When it comes to managing your monthly expenses, it can be difficult to define how you should settle your costs – especially if you have recently found yourself in financial distress, or suffered an unforeseen emergency expense that you couldn’t have anticipated.
While it is important to settle all of your expenses, prioritising your payments can help you form a plan of action and allocate your budget to eventually cover all of your accounts without either accruing interest, or going further into financial distress – or worse – legal jeopardy.
Pay yourself first: prioritise expenses with the highest interest
The saying ‘pay yourself first’ refers to settling expenses with the highest interest, first. The saying itself means that by paying accounts with the highest interest rate, you’ll prevent yourself from attracting costly interest fees or other charges on accounts that you haven’t been able to pay.
A worthwhile place to start is by listing all of your monthly expenses and separating your needs from your wants. For example, prioritising payments involving your home or medical care can both give you stability and protection from unforeseen costs.
For example, a list of payments you should prioritise over other ‘wants’ can include:
- Medical expenses
It’s important to note that all service providers or creditors to whom you owe money will one day attempt to recoup their costs if you haven’t settled your accounts with them, and for that reason, you should immediately communicate with your creditors if you aren’t able to pay your accounts as you would normally.
Usually, a creditor will attempt to assist you by formulating a repayment plan that can help you settle your monthly costs. While this may affect your credit score, it can be a useful method to help you address your finances and balance your budget.
Additionally, prioritising larger repayments to interest-bearing accounts can help you avoid charges that will only accumulate in time, and will accordingly become more difficult and expensive to repay.
Use the ‘snowball’ debt reduction method
The ‘snowball’ reduction method is a great way to identify your outstanding accounts with the highest interest rate and can help you allocate payments to settle your most costly expenses while at the same time servicing other debts you may have. If you’d like to learn more, you can read our full guide here.
Consider temporarily suspending policies that you don’t need
While services such as your medical aid or other insurance plans are a necessity to avoid unforeseen expenses, considering which premiums you actively use and consider to be relevant is a good starting point in the event you need to re-allocate your monthly expenses.
For example, as a younger person, you may be able to temporarily suspend allocations towards your retirement annuity or pension plan to prioritise payments elsewhere. However, should you suffer from a form of illness or have children, you may wish to continue subscribing to your chosen medical aid.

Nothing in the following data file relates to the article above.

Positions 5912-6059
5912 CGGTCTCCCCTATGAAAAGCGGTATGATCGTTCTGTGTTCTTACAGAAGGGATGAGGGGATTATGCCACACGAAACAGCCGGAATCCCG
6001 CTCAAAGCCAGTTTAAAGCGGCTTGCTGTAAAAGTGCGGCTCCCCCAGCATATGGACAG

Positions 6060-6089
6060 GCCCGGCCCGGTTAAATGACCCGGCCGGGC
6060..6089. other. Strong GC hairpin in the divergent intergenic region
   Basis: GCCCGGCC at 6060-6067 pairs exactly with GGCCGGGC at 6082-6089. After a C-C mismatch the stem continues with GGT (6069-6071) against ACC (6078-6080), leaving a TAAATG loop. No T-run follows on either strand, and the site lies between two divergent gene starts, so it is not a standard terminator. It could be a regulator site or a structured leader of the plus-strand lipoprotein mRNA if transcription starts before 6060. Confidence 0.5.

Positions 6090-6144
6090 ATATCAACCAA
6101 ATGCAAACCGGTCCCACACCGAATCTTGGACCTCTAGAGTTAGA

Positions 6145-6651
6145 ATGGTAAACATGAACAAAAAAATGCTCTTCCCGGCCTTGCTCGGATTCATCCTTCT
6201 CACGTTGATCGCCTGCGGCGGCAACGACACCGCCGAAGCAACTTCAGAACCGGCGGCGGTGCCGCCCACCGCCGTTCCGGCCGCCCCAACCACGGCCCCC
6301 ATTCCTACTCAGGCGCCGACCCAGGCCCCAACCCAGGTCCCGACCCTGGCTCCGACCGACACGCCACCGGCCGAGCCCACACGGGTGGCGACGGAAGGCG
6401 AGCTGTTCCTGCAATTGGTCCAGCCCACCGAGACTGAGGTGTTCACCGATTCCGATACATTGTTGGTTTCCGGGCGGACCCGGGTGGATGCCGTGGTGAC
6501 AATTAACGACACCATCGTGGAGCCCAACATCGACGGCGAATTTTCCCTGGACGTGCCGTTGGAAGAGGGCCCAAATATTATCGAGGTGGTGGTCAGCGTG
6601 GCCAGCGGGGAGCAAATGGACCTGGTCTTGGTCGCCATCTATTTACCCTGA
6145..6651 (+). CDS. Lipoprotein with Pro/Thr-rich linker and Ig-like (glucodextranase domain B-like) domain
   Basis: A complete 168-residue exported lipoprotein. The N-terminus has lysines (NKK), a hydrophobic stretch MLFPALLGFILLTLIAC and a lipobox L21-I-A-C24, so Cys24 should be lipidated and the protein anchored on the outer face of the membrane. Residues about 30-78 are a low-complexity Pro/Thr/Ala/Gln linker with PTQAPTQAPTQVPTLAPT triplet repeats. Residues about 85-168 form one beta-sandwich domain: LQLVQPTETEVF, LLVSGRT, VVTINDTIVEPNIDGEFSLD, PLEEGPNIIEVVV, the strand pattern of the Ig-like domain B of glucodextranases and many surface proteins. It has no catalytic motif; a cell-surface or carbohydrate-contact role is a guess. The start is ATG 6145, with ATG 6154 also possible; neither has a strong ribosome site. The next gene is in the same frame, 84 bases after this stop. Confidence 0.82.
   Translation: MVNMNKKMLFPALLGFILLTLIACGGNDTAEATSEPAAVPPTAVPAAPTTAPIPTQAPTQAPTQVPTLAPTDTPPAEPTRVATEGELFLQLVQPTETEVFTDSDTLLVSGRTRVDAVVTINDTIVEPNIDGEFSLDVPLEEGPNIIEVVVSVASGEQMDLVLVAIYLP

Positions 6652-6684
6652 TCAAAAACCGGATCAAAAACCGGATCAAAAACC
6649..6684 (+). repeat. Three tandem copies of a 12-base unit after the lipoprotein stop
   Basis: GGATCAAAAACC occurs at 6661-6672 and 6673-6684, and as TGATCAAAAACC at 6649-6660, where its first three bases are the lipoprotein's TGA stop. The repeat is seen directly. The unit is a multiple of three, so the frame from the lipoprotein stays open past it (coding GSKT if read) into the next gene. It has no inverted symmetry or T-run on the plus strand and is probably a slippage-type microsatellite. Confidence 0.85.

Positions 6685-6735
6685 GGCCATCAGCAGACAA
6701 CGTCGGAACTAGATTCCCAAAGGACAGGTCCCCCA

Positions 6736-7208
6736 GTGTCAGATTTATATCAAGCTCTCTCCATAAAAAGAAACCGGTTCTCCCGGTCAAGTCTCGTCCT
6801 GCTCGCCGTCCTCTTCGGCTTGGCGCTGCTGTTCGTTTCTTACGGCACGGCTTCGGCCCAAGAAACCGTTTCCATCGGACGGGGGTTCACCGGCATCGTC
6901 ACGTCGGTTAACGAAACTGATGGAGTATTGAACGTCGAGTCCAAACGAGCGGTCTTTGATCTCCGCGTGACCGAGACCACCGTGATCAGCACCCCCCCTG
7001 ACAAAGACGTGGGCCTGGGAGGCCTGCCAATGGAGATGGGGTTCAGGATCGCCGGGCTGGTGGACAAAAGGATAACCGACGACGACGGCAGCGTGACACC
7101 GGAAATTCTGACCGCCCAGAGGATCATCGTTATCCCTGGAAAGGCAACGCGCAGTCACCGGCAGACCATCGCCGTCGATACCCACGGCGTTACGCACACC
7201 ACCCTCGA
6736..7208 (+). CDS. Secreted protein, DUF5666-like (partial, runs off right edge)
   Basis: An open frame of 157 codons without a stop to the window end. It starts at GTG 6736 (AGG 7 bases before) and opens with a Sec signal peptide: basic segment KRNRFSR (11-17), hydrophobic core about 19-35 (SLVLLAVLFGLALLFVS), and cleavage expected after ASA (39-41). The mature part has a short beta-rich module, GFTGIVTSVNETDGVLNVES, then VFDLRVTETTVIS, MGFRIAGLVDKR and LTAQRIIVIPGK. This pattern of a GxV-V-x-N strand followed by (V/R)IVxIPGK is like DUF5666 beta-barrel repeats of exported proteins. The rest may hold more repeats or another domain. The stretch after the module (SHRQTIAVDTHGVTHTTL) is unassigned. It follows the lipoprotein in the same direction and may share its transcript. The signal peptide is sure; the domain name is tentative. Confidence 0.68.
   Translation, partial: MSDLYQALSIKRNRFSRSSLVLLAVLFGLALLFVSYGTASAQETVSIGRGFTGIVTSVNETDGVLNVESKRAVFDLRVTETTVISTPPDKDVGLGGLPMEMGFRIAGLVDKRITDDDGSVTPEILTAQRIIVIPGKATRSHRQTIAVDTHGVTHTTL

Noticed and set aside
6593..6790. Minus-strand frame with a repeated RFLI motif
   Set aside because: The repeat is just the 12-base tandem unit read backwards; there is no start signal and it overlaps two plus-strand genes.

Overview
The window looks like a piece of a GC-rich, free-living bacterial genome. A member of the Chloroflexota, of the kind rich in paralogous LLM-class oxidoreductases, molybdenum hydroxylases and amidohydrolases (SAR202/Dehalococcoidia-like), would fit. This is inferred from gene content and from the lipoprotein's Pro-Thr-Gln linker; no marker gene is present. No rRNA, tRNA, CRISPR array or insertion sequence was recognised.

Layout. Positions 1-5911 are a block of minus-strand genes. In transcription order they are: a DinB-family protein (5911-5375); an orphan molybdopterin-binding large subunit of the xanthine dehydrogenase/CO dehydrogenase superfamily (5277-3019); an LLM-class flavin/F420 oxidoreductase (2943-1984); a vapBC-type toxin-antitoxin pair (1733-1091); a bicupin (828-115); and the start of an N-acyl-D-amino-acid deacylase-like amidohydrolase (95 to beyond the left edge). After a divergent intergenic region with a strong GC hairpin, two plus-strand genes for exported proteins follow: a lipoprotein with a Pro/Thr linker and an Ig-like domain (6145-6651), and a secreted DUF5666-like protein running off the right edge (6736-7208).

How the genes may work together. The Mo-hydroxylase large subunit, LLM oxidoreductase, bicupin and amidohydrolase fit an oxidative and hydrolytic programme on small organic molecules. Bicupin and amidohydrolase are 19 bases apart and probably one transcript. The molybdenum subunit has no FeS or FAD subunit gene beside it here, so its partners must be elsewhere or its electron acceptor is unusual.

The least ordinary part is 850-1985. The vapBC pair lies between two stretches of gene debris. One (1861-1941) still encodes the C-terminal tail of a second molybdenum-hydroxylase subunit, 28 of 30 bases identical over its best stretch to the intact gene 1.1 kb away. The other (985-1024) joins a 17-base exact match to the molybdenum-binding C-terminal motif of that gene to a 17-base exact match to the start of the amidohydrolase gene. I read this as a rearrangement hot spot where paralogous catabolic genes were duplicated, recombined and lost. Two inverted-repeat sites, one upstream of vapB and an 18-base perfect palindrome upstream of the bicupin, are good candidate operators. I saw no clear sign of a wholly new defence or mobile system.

Suspending policies that you don’t actively need or won’t consider using within the next few months, or at least a year, can afford you some financial leeway to address other gaps in your budget.
Start using (or cash in) your loyalty rewards
If you find your finances stretched thin, you can consider supplementing your budget with your loyalty rewards.
Loyalty programmes are initiatives designed by local retailers to encourage (and reward) you for shopping with them. If you have active loyalty accounts, you may have outstanding benefits which could supplement your budget.
For example, many retail stores offer cashback rewards – and using your loyalty points to supplement your cash-on-hand can help you afford groceries or other necessities. In some instances, retailers will also allow you to transfer your loyalty points balance to settle an outstanding account in whole or in part.
To learn more about loyalty programmes, you can read our in-depth guide available here.
Beware bouncing debit orders
Many accounts may collect a monthly payment by debit order, which is a convenient way to ensure that you can easily settle your latest repayment. However, should you find your bank account balance insufficient to manage these expenses, your debit order may bounce and may not be collected by the creditor expecting an outstanding payment.
This can have two risks; firstly, a creditor who hasn’t received an outstanding payment may be within their rights to collect interest on the balance that is due to them; and, secondly, your bank or creditor may elect to charge you a service fee should they be forced to re-debit your account later in the month.
If you find yourself without a sufficient balance in your account at a certain time of the month, many creditors will be happy to adjust the day on which they next collect an account repayment by debit order to ensure they can make a successful collection.
By doing so, you can adjust your cash flow to perform on dates whereafter you have either been paid or where you have a sufficient account balance to settle your accounts. Remember, if you find yourself unable to service a monthly expense, it is always wise to speak to your creditor first.
Download the Financial Readiness Pack
If you’ve found yourself in financial difficulty, taking a step back and re-evaluating your finances can be a powerful way to form an action plan and address the gaps in your budget.
The Wonga Financial Readiness Pack can assist you in developing sound strategies to budget, save, manage your debt, and plan and set up investments – all the while learning key financial literacy skills.
You can download the Financial Readiness Pack and get started here.